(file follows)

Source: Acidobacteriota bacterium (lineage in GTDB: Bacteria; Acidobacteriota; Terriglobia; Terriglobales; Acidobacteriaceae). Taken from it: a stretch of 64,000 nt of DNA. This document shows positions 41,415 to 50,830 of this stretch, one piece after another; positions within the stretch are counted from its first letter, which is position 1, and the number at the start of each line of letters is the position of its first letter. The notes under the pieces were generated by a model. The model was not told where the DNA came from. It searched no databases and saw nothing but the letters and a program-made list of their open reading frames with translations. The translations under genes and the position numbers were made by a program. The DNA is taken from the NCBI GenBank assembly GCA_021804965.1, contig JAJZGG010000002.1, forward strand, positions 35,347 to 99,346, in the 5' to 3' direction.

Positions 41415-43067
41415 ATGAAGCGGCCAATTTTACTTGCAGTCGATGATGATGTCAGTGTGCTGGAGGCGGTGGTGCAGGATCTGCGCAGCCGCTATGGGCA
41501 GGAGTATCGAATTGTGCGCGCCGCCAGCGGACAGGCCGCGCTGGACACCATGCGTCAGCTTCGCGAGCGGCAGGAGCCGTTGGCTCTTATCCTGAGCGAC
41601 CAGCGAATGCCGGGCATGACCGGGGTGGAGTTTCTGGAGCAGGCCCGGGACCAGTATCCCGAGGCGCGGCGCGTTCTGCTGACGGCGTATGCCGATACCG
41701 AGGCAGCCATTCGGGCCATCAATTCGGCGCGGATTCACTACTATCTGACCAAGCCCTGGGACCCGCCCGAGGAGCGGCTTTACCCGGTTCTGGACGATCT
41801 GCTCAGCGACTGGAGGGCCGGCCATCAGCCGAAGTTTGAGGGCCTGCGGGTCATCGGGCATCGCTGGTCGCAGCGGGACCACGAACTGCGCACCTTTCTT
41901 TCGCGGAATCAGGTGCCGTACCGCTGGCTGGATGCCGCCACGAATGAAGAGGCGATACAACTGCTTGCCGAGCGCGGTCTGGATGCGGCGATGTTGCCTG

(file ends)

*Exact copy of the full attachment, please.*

Source: Acidobacteriota bacterium (lineage in GTDB: Bacteria; Acidobacteriota; Terriglobia; Terriglobales; Acidobacteriaceae). Taken from it: a stretch of 64,000 nt of DNA. This document shows positions 41,415 to 50,830 of this stretch, one piece after another; positions within the stretch are counted from its first letter, which is position 1, and the number at the start of each line of letters is the position of its first letter. The notes under the pieces were generated by a model. The model was not told where the DNA came from. It searched no databases and saw nothing but the letters and a program-made list of their open reading frames with translations. The translations under genes and the position numbers were made by a program. The DNA is taken from the NCBI GenBank assembly GCA_021804965.1, contig JAJZGG010000002.1, forward strand, positions 35,347 to 99,346, in the 5' to 3' direction.

Positions 41415-43067
41415 ATGAAGCGGCCAATTTTACTTGCAGTCGATGATGATGTCAGTGTGCTGGAGGCGGTGGTGCAGGATCTGCGCAGCCGCTATGGGCA
41501 GGAGTATCGAATTGTGCGCGCCGCCAGCGGACAGGCCGCGCTGGACACCATGCGTCAGCTTCGCGAGCGGCAGGAGCCGTTGGCTCTTATCCTGAGCGAC
41601 CAGCGAATGCCGGGCATGACCGGGGTGGAGTTTCTGGAGCAGGCCCGGGACCAGTATCCCGAGGCGCGGCGCGTTCTGCTGACGGCGTATGCCGATACCG
41701 AGGCAGCCATTCGGGCCATCAATTCGGCGCGGATTCACTACTATCTGACCAAGCCCTGGGACCCGCCCGAGGAGCGGCTTTACCCGGTTCTGGACGATCT
41801 GCTCAGCGACTGGAGGGCCGGCCATCAGCCGAAGTTTGAGGGCCTGCGGGTCATCGGGCATCGCTGGTCGCAGCGGGACCACGAACTGCGCACCTTTCTT
41901 TCGCGGAATCAGGTGCCGTACCGCTGGCTGGATGCCGCCACGAATGAAGAGGCGATACAACTGCTTGCCGAGCGCGGTCTGGATGCGGCGATGTTGCCTG